By David, McGuire, Shark Stewards
Floating, weightless, my eyes stare down into the impenetrable like the streaks of sunlight. Above me, the weight of one hundred feet of water is the blue Pacific. Ears ticking, throat constricting, my brain screams for oxygen. It is time to return to the surface, to the land of the living, back from the black into the blue.
To divers and swimmers, there are few things we are more conscious of than our breath. Following a year of isolation, sheltering in place, hunkered down, and hiding during the pandemic, I contracted COVID 19. My case was not severe, but I suffered more from fear of long-Covid, and the long-term effects on my lungs and breathing. Scuba diving and underwater filming are critical functions of my profession and the foundation for my mental health. Not long after my infection, I re-entered the ocean for a swim. Plunging into the San Francisco Bay, I suffered from shortness of breath. Freediving a week later, my breath-holding ability declined, and my anxiety increased. These were the obvious effects of a lingering respiratory disease. Yet the more insidious and unanticipated symptoms of strained mental health caused by the lack of outdoor swimming and the social activity of diving were more severe. Trapped indoors, depression crept in through the window.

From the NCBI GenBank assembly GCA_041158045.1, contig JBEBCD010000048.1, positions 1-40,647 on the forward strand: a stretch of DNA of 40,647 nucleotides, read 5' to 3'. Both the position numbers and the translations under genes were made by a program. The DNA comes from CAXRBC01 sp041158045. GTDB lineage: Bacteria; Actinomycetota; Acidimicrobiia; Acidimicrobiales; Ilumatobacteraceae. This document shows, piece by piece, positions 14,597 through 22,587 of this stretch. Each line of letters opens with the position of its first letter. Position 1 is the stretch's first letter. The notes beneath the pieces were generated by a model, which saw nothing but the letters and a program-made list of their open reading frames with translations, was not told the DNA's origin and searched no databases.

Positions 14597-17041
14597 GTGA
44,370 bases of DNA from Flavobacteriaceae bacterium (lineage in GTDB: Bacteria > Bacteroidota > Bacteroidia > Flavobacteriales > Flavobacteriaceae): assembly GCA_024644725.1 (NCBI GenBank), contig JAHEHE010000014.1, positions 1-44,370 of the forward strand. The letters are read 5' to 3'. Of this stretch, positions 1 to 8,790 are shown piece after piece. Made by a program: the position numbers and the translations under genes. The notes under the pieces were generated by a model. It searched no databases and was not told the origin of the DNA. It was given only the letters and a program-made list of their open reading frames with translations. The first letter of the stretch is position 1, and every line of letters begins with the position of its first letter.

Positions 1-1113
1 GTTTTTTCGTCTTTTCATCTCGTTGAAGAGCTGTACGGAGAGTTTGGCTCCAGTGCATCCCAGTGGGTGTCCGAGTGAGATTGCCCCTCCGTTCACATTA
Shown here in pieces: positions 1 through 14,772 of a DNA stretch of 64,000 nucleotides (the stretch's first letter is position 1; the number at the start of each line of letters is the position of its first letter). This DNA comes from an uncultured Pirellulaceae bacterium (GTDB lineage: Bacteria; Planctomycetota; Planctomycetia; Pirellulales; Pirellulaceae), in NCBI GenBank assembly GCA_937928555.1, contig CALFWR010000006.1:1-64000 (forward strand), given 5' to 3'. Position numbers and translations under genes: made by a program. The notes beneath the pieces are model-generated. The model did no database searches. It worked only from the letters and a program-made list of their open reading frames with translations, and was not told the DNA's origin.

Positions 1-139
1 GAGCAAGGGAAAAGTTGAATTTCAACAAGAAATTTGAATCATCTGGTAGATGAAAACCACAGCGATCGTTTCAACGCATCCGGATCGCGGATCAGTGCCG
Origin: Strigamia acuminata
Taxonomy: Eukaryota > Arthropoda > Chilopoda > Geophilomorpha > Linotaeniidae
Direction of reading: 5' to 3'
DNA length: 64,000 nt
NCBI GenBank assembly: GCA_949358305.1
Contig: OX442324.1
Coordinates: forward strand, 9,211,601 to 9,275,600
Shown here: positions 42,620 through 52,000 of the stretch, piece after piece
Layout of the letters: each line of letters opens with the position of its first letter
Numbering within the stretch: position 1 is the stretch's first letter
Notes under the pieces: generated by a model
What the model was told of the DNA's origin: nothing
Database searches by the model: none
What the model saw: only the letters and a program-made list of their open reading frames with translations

It is now a year past that infection, and as the world crawls out of isolation, I reflect on the loss of two fellow swimmers to suicide and the near-loss of a young man close to me, a teenage student who is who transformed from a tanned beach boy to a vampire in a foil windowed blue-screen lit room. Isolation and the resulting decrease in social interaction created increased depression among many during the pandemic, especially among youth. For those who rely on activity and immersion for our well-being, the deprivation of swimming, surfing, or diving was devastating. During lockdown, pools, and beaches were closed. SCUBA shops would not fill tanks due to infection concerns, and travel was non-existent. We had to live with what we had, where we were, and it was usually without our underwater ocean fix.